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Eurasian or European Goldfinch

About Eurasian or European Goldfinch

Small, lightweight finch with a sharp, pinkish-white bill. Tawny-brown upperparts, black wings with broad golden-yellow bars and white tips to primaries; black tails with white tip. Black crown and nape; broad white band behind each eye; bright crimson forehead, face and upper chin; white rump and underparts; pale legs.

The female has less red on her face than the male. She also has a slightly shorter bill, and this makes her less able to extract seeds from prickly teasel seedheads.

The Eurasian, or European Goldfinch breeds from spring to summer. The female builds the nest in a cup shape of mosses, grasses, lichens and roots lined with plant down and wool. She has 4-6 pale blue eggs, that are spotted and speckled, streaked and blotched with purple, purplish-black, pink or red at the larger end. The female takes care of the eggs, and both parents take care of the chicks.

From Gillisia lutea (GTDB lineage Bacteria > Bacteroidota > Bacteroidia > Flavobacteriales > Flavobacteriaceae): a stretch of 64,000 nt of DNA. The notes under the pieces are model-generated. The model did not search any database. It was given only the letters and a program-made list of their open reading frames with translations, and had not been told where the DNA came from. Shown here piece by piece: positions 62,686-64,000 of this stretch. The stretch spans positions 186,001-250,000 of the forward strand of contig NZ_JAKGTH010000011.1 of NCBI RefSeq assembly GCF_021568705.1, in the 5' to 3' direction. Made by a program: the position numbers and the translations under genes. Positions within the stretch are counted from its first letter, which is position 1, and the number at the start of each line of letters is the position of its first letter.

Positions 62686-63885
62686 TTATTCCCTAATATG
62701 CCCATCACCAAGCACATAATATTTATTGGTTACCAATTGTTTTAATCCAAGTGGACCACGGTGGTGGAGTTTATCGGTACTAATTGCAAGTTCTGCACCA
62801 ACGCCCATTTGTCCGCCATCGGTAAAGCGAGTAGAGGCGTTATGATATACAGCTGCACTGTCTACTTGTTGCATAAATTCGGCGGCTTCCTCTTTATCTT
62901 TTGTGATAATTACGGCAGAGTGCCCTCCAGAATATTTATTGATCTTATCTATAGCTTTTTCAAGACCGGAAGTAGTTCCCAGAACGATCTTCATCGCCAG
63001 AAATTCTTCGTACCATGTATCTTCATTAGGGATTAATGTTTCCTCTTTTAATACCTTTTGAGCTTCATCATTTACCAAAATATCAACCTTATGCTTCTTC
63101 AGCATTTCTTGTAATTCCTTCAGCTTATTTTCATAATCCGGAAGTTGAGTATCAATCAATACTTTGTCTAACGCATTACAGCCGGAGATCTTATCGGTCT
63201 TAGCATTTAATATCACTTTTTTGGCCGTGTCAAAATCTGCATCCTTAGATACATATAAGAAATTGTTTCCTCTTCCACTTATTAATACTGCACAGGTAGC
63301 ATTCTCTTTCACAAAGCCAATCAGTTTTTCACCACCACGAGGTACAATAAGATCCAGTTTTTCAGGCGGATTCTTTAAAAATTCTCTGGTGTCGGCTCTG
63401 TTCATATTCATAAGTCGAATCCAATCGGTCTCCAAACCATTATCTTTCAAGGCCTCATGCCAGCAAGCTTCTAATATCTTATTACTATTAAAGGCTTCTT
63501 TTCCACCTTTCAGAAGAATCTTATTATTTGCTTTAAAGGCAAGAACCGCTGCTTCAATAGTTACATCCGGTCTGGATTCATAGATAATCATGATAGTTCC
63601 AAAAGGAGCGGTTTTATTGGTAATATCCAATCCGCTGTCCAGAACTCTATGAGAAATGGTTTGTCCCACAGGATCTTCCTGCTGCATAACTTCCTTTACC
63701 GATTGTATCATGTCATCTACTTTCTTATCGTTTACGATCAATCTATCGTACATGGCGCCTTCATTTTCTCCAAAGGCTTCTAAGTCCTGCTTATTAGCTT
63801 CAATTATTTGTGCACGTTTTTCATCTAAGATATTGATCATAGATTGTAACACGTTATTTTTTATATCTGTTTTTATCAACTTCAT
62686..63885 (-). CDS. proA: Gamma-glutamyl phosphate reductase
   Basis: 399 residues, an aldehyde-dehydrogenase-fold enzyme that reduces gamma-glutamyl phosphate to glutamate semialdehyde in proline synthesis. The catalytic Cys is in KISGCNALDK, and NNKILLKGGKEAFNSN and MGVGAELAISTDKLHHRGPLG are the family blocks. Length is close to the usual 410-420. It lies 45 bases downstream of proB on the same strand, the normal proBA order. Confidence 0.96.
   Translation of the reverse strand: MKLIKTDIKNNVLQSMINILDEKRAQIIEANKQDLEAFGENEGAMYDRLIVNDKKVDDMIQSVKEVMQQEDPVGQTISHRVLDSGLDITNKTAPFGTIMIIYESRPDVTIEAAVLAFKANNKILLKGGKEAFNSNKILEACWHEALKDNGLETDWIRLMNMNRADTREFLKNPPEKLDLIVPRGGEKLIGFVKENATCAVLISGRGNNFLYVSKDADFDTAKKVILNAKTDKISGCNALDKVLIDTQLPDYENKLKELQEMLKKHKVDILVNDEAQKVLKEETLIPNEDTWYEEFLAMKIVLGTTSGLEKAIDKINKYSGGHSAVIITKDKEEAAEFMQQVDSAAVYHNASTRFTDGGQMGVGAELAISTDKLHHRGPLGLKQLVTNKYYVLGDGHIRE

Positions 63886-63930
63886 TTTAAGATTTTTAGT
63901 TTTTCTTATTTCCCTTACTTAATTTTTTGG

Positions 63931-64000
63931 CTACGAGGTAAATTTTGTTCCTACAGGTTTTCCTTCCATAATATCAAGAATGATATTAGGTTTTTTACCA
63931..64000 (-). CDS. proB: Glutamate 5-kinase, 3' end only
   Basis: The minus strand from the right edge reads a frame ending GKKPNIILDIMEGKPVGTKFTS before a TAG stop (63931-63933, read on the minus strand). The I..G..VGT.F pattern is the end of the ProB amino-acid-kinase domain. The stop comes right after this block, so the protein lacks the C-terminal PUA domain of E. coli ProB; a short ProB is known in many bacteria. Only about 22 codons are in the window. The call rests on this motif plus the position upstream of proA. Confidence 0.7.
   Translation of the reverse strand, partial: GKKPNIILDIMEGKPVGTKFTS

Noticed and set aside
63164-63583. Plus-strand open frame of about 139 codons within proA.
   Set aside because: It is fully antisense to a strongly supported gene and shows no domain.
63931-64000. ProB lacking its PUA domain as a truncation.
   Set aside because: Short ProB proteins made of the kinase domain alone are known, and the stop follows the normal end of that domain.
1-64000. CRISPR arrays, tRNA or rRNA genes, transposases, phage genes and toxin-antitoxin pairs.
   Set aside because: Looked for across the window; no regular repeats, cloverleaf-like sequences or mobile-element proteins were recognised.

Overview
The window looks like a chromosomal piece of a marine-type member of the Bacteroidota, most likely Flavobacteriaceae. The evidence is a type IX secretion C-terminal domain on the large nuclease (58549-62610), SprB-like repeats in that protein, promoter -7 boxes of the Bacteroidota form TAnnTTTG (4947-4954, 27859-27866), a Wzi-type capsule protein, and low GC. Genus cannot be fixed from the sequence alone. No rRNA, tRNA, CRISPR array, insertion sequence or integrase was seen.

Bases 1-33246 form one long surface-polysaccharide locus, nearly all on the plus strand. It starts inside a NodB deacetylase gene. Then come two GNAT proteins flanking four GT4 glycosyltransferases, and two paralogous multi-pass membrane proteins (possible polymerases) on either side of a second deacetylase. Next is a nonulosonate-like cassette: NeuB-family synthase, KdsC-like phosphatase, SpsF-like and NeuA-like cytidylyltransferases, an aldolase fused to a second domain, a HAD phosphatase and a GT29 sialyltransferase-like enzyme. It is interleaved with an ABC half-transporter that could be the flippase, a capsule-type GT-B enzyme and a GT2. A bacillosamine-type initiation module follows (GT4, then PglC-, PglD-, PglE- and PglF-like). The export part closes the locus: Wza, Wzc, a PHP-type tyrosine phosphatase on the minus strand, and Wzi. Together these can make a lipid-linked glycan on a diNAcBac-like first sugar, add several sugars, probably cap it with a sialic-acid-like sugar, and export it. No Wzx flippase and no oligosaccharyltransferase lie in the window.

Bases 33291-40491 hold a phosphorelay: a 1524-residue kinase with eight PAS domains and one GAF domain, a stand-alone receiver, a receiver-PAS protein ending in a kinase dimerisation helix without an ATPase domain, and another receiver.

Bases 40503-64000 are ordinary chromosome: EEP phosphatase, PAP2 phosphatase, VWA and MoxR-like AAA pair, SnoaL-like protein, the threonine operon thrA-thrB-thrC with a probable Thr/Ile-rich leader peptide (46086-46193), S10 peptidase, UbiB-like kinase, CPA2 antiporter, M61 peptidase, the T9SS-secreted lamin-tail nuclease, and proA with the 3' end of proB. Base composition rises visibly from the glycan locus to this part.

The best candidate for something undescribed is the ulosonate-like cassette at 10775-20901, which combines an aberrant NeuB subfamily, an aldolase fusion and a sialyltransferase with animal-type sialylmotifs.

This bird can crack heavy cherry stones with its very powerful bill. This is a slender and agile bird with a sharp-pointed bill that it uses like a precision instrument. It plucks soft, juicy, half-ripe seeds from the seedheads of thistles, burdocks, and similar tall composite “weeds,” using its acrobatic skills to perch on the swaying stems as it feeds. It is the only bird that can reach the seed of the teasels, which are protected by bristling spines; this is a valuable food source in the winter when most of the other food is gone. The main threat to their survival is the use of weedkillers on farmland, since this destroys the thistles and other seed-producing plants that the Goldfinches rely on.